What Does a Brand Manager (or Community Leader) Do?

Jane at AWP 2009
Jane mans the Writer's Digest table at AWP 2009 (Chicago)

I’m often asked what my job at Writer’s Digest encompasses, or what my typical day is like.

My official title is Publisher & Editorial Director of the Writing Community. Internally, I’m referred to as a Community Leader, or CL for short. Sometimes I call myself a brand manager, like on LinkedIn.

But none of these titles accurately reflect the diversity of things I’m responsible for (books, magazines, competitions, events, online subscription products, online education, eCommerce, marketing, advertising, partnerships …).

Today I read an interview with Bud Caddell, who is on a shortlist of people I greatly admire and closely follow. He made the following comments that come close to describing my role at Writer’s Digest:

Bud: And taking it back to what a brand manager, these days, is responsible for is overwhelming. They’re responsible for all ends of production, all ends of actual delivery of product. They’re responsible for the advertising, for the marketing, for reporting. There’s just so much they’re trying to juggle at the same time, I think it’s too much. I think they’re overburdened with that. And then adding on information intake with that is frightening to them. Now they have to go read blogs plus they have to manage the normal day-to-day? It’s overlooked when we talk about what brand managers should be or shouldn’t be. Just all the other responsibilities that they’re forced, right now, to tackle.

[some stuff snipped]

Bud: So all of us must grow our own skill set, I think, to survive. Make ourselves more uncomfortable.

Grant: It’s nice. It’s a co‑conspiracy of smart people, finally. And it’s people smart enough to know the real order of difficulty we’re looking at as we try to solve problems and the kinds of intellectual activities you’ve just described. To know that those are necessary, to know that there have to be moments when you don’t know and you put yourself in a state of real discomfort. What’s the famous line from George Bernard Shaw, “Most people would rather die than think. Most do.”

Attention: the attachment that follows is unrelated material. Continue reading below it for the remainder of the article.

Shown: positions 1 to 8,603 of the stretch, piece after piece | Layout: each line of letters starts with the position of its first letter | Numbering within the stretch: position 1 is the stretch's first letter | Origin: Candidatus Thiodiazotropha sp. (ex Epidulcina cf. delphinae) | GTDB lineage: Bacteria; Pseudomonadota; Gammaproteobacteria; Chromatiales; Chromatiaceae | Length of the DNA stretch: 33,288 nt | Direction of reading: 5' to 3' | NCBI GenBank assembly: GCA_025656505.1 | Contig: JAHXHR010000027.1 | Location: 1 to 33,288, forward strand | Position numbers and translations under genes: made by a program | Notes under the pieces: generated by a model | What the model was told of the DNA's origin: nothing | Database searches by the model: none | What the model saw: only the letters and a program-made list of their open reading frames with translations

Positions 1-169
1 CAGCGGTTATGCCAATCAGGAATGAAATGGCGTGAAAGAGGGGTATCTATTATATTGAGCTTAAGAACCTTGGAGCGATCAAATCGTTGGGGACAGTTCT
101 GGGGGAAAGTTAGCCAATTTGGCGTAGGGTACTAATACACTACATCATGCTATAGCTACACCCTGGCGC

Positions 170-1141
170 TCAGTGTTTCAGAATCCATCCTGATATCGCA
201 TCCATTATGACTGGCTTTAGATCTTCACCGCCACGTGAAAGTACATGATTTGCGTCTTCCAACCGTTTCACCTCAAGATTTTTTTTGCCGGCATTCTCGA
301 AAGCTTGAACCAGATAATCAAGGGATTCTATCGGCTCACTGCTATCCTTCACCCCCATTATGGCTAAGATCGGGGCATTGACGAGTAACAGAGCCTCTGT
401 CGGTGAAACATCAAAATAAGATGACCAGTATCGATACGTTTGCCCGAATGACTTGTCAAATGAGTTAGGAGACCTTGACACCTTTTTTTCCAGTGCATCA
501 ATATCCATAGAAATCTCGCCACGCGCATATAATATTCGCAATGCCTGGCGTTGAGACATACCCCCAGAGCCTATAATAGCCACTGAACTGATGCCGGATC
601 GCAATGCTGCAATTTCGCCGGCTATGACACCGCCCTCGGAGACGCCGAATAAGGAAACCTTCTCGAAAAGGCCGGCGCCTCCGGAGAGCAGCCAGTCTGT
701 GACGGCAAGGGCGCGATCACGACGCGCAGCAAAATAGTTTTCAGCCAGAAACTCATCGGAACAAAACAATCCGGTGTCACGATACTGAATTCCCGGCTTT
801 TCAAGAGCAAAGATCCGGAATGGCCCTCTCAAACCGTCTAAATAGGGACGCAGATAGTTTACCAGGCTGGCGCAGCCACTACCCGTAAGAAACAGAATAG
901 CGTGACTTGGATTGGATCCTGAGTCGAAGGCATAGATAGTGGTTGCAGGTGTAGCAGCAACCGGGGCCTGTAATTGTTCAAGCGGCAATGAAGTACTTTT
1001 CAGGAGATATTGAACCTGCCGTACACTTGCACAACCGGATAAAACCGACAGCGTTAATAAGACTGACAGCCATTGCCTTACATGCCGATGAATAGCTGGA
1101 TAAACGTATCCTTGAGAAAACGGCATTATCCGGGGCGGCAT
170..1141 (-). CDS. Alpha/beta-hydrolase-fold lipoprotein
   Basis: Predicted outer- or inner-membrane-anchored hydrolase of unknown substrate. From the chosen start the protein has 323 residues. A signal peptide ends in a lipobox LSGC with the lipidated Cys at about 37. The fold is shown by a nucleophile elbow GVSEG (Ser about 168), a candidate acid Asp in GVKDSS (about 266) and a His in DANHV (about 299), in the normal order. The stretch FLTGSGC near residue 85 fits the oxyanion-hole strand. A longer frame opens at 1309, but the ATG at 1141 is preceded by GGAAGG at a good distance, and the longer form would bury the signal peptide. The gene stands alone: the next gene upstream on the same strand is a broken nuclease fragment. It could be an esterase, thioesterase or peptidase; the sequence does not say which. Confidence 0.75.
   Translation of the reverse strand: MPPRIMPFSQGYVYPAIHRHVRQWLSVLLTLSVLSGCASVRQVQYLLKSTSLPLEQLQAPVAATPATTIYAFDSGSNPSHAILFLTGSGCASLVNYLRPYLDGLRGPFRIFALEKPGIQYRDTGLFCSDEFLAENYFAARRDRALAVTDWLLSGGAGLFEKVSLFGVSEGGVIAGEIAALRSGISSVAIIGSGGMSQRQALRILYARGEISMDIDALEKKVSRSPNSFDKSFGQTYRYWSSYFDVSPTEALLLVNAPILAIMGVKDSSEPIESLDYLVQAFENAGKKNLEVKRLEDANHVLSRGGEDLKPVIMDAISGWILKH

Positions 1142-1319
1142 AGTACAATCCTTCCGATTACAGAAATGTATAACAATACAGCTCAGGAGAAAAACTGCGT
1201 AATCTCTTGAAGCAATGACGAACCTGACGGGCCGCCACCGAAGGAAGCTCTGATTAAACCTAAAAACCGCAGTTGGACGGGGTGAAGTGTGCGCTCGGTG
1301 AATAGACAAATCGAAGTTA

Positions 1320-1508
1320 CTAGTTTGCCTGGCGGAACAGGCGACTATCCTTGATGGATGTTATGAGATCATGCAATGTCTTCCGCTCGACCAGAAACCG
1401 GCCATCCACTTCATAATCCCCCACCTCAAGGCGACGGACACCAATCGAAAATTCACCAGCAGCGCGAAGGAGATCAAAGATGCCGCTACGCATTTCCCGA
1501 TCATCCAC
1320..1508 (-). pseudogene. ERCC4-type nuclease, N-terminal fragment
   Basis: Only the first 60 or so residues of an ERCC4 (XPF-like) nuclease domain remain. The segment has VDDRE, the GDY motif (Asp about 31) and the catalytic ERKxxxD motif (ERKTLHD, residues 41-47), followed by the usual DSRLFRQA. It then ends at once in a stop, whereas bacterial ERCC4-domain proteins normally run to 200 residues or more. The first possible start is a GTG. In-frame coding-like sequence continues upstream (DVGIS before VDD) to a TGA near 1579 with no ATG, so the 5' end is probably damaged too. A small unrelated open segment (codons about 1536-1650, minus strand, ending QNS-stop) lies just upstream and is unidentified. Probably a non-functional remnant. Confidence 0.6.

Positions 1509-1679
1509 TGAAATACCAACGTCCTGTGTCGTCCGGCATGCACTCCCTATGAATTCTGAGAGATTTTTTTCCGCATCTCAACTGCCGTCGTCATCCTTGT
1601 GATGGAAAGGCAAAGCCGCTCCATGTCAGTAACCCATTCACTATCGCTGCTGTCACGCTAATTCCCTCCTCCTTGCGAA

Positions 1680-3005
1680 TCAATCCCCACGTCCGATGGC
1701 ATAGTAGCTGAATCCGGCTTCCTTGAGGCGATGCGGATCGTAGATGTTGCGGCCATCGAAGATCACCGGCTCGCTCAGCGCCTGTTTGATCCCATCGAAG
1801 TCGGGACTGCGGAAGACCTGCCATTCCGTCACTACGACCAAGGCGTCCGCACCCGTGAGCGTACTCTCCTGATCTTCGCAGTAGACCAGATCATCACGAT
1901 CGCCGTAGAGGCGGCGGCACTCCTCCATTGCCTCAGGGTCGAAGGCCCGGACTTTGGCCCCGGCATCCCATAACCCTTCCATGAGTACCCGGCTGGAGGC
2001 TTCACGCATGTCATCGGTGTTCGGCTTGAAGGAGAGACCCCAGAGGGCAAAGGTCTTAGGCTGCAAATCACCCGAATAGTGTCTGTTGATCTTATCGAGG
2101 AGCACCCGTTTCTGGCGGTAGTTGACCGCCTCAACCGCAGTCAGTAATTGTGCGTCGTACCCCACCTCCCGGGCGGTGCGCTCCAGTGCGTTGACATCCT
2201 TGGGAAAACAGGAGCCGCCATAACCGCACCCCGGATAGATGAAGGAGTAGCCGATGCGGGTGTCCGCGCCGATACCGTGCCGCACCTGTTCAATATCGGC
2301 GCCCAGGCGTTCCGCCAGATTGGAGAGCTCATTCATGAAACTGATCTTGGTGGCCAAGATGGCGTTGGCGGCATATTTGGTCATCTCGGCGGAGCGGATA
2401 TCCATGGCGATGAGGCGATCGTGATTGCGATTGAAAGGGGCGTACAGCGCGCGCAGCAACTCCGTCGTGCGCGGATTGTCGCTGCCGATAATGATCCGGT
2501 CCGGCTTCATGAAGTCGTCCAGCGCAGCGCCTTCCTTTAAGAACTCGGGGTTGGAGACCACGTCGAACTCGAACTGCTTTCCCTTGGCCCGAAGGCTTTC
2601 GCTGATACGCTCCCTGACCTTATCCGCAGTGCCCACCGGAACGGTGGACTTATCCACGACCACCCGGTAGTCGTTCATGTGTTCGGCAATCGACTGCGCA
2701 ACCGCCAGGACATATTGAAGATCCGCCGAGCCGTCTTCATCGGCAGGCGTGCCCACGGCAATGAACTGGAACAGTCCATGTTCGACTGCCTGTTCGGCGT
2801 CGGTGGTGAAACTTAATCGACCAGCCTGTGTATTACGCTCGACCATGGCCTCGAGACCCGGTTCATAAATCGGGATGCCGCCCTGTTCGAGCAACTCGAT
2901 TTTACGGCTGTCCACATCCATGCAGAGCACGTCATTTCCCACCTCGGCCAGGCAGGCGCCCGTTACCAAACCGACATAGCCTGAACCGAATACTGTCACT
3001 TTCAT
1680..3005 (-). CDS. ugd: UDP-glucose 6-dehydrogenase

Bud: Right.

Grant: Right? We get comfortable with our categories, we use them over and over again, and it’s that climbing out of that, it’s like getting out of a space capsule without your astronaut’s suit on. Right? It’s not pleasant not to think in the ideas that make thinking easy. It’s quite horrible in a way. Unless you’re pushed into it in a moment of inspiration. Just suddenly you have an idea, and you went through none of the the pain of transition, somehow it happened to somebody else, you don’t know, but you just got the idea for nothing.

Bud: Right.

Grant: You didn’t have to spend anytime in the world doing this. That’s all right, I’m just babbling.

Bud: For me, pain is often—and pain and being uncomfortable are the best catalysts for thinking. Brands are too untouchable. Brands have amassed too much power for themselves. So they never really have to be uncomfortable unless they want to make themselves feel uncomfortable.

Grant: And in a weird way, maybe the CCO becomes the detonation box that you have inside the C suite. You have the person who is prepared to make themselves exquisitely uncomfortable so that other members of the C suite don’t have to, “That’s what we pay you for, to spare us that discomfort.” [laughter].

Bud: The whipping boy of the organization.

Keep up with Bud Caddell at What Consumes Me.

And if these ideas interest you, check out Chief Culture Officer by Grant McCracken. It’s on my Kindle now.

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